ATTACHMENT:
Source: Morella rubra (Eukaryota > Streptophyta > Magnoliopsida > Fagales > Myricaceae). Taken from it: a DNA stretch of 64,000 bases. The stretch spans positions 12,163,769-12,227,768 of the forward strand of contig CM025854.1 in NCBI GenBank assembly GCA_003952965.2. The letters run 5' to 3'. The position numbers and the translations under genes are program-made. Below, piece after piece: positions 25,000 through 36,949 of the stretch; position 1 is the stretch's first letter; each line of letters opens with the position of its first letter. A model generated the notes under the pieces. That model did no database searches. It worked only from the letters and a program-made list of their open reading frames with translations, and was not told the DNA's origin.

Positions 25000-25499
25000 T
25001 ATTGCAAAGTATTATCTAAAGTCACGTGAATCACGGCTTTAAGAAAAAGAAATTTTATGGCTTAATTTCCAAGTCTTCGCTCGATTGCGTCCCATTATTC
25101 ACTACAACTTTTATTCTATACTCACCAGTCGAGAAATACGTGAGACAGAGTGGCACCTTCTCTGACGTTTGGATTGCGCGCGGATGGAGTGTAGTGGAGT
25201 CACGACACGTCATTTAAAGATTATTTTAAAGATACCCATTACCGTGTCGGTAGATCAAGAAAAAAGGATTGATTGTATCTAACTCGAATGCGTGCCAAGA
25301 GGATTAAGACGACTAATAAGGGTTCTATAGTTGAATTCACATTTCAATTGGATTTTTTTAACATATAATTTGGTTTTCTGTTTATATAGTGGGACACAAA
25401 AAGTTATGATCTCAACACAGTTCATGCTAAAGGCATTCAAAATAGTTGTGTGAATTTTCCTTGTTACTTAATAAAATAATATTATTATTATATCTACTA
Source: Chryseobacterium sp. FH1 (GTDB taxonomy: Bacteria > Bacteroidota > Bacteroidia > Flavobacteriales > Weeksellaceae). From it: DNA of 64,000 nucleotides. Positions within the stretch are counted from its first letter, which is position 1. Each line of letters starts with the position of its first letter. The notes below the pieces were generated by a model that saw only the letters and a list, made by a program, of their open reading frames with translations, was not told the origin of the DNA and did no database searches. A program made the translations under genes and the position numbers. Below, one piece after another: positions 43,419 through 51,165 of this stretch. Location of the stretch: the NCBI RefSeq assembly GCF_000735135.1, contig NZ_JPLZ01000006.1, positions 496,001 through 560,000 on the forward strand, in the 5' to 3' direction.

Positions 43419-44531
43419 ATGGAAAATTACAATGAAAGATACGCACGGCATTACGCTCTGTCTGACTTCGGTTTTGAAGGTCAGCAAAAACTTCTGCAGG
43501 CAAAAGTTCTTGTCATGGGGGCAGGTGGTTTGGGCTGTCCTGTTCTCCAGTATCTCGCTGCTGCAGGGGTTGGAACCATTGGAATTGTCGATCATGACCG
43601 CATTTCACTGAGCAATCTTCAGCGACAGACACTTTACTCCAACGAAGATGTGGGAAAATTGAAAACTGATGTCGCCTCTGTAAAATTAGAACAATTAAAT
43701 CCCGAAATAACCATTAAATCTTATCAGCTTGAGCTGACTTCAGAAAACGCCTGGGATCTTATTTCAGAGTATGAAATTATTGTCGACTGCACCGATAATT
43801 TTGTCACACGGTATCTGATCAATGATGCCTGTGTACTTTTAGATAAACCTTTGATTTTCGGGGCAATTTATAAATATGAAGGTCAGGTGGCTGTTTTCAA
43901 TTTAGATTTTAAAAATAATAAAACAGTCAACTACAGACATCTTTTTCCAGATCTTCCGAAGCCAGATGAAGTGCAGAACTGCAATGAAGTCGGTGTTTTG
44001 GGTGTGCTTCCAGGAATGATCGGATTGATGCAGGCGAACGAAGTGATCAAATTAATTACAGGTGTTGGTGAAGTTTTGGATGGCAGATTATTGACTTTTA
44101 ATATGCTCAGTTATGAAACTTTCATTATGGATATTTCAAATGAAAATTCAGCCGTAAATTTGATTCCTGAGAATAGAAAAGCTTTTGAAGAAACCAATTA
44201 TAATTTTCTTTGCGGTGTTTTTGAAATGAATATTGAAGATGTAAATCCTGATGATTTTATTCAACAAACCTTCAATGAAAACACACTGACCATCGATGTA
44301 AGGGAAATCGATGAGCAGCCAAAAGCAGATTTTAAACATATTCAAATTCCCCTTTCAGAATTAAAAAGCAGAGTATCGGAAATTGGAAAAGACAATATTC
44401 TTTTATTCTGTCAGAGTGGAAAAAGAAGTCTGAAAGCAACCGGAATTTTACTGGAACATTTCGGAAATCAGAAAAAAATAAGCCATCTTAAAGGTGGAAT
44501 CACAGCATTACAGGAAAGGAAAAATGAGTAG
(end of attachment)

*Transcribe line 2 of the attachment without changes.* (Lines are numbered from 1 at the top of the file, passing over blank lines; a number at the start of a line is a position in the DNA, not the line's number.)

Positions 25000-25499